In continuous recording mode, the DVR will break up the recordings into 30 minute sections.  Once the SD card fills up, it will automatically erase the oldest file and replace it with the current recording – not really needed for my current task, but absolutely mandatory for video surveillance purposes.


There are two recording settings:VGA or QVGA, both encoded in MJPG.  These settings can be further refined, but you must do so by placing a properly-formatted “system.txt” file on the SD card.  That file should contain only 7 characters, for example: F15V0S9, where F = Framerate (0-30; default 15), V = video system (default 0 for PAL .. change to 1 for NTSC), and  S = sensitivity (0-9; default 9).  On the next boot, the new settings will be loaded and you can then delete the file.

Interestingly, the default 480p settings had the framerate set at 15fps.  Long story short, it is best to keep it there.  While you can increase it up to 30, the bitrate remains the same, resulting in a lower quality recording from attempting to encode twice the data without an increase in file size.  I found no way to adjust the bitrate, other than switching between VGA and QVGA.  Below is the file info for the 3 settings I tested (click to expand):

VGA: 640x480 (30fps)
VGA: 640x480 (15fps)
320x240 (15fps)

I uploaded a short recording to Youtube to exemplify the degraded quality when going from 15 to 30 fps:

Other features

Recording starts as soon as power is supplied to the device, and ends when it is disconnected.  There seems to be a capacitor inside that allows for a safe shutdown after power is removed and thereby avoiding file corruption.  The SD_Card_DVR handled both a generic-brand 8GB microSD card inside an adapter as well as a PNY 16GB SD card, both  formatted to FAT 32.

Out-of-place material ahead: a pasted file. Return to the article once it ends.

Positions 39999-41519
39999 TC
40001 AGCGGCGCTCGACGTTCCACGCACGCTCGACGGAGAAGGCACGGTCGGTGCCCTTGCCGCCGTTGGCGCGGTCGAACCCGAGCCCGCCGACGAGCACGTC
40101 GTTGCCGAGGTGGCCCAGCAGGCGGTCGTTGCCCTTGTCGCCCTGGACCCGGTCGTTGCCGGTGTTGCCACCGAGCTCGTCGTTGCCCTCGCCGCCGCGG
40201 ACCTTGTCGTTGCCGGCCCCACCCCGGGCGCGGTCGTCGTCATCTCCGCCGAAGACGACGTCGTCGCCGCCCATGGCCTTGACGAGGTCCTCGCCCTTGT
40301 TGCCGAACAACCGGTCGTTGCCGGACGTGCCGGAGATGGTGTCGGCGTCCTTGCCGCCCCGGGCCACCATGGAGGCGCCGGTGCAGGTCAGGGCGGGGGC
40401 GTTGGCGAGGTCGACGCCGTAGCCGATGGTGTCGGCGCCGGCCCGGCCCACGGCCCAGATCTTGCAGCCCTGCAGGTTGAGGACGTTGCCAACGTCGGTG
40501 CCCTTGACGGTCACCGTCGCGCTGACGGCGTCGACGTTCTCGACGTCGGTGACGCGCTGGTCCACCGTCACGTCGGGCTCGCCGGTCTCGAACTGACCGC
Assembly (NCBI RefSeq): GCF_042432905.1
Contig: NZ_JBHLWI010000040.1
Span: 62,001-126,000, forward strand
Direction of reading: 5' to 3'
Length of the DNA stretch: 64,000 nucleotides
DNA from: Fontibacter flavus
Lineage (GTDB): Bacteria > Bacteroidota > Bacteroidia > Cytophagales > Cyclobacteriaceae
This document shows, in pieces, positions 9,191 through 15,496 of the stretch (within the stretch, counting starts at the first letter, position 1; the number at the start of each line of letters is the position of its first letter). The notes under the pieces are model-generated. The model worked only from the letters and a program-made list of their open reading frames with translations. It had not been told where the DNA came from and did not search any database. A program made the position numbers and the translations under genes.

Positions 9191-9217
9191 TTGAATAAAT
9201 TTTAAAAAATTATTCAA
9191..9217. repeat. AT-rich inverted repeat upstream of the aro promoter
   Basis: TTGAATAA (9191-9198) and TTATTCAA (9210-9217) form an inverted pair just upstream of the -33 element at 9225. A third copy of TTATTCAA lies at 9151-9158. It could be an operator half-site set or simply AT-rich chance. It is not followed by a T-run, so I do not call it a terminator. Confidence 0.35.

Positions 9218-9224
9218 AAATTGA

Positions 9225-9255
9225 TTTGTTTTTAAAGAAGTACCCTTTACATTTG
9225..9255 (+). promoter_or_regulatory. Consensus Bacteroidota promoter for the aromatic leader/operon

As I mentioned at the start, there is a blue version of this DVR that appears to be identical in all but the input connectors and microSD slot.  Unlike my unit, some enterprising merchant actually bothered to make a demo video for the blue one:


The SD_Card_DVR proved itself a worthy addition to my FPV gear, and has faithfully been recording flights ever since:

I’m satisfied with the features and quality (at 15fps) of this DVR.  It certainly works well enough to help me trace down my plane if it should crash out of view.  For $30, I don’t think it can be beat, and the continuous loop recording is a great feature that is often annoyingly absent on similar cheap DVRs.  For $10-20 more, however, I think the HobbyKing DVR might be a better bet if quality is a priority – I’d imagine its performance at 30fps is superior, and it has a remote.

12 comments on “Review: SD_Card_DVR